Facing Fiscal Cliffs: The $195 Billion Challenge for State Spending of Federal COVID Aid
The Volcker Alliance hosted a release webinar with William Glasgall, Volcker Alliance senior director, public finance, and Beverly Bunch, professor, School of Public Management and Policy, University of Illinois Springfield, and author of the forthcoming Issue Paper, The $195 Billion Challenge: Facing State Fiscal Cliffs After COVID-19 Aid Expires. The paper is the latest in a series of Alliance reports on state and local budgeting in the COVID Era.
The Issue Paper finds that, based on initial spending plans, at least three of the eleven most populous US states may face significant spending challenges after federal pandemic aid under the American Rescue Plan Act of 2021 (ARPA) expires by the end of 2026. Fiscal cliffs may loom if states use their budgetary relief funds for ongoing expenditures, such as long-term policy initiatives, instead of one-time costs, like infrastructure projects. The paper also concludes that preliminary filings on relief fund allocations required by the US Treasury Department are inconsistent and lack transparency, limiting the ability of decision-makers, researchers, and the public to evaluate implications of $195 billion in federal pandemic economic recovery cash provided to states under ARPA.
The webinar began with special opening remarks from former New York State Lieutenant Governor Richard Ravitch, a Volcker Alliance board member, on the issue paper and the dangers present on the path ahead for states and municipalities. Glasgall and Bunch discussed the use of State and Local Fiscal Recovery Funds by all fifty states and examine the initial plans of the most populous ones. Recommendations included supporting moves that reduce the risk of future budget shortfalls when federal aid expires and steps that the states and the US Treasury should take to improve transparency.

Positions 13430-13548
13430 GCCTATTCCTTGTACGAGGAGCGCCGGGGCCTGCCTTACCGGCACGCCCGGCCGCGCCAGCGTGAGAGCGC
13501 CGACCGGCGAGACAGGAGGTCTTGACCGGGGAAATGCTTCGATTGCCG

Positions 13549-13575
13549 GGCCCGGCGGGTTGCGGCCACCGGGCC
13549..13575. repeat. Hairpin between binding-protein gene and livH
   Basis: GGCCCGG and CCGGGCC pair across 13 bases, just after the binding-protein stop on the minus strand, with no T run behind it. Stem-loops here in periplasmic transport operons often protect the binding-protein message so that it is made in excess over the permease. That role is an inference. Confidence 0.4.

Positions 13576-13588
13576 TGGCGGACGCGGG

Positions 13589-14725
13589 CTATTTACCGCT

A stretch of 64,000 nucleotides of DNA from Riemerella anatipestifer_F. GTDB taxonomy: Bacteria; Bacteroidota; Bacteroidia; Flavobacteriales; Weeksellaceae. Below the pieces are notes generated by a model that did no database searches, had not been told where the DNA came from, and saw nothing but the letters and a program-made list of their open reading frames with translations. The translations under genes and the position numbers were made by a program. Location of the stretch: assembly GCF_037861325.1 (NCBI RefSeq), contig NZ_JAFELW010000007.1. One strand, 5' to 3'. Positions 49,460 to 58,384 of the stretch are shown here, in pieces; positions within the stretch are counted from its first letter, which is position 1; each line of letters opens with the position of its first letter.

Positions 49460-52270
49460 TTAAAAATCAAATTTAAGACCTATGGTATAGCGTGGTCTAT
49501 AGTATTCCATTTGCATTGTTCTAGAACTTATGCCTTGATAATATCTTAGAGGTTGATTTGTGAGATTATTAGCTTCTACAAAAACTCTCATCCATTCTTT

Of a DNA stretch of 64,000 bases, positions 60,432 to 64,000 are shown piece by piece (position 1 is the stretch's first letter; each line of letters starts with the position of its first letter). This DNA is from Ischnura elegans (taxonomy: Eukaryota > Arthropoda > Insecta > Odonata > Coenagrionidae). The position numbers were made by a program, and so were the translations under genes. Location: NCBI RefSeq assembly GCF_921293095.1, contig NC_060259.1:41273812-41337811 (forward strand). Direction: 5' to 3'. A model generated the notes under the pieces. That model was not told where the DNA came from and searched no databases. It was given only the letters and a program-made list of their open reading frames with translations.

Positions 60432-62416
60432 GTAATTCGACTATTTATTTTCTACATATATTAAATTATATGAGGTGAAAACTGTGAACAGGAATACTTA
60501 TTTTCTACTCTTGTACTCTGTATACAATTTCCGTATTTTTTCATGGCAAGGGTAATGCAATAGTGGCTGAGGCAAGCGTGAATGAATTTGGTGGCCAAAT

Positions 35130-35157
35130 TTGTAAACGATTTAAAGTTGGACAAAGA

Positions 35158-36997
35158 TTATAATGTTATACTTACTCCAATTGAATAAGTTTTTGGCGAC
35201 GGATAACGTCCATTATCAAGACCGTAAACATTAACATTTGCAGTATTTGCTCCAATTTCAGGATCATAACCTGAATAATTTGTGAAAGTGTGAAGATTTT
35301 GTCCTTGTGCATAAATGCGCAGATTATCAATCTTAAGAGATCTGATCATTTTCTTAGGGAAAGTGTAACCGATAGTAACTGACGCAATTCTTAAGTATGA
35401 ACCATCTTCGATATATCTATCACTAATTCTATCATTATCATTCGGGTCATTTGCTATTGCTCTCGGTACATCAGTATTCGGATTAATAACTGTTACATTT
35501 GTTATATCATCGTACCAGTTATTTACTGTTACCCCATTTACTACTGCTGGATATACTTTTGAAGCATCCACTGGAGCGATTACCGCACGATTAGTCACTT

The State and Local Budgeting in the COVID Era Issue Paper series builds on the work of previous research efforts to focus on the impact of the pandemic and resulting recession on states and localities; explore how budgeting policies of states prior to the pandemic have impacted how well they were able to handle the crisis; identify risks and opportunities within states that will contribute to their ability to successfully recover from the financial impacts of COVID-19; and make recommendations for policy improvements that will contribute to the fiscal sustainability of states.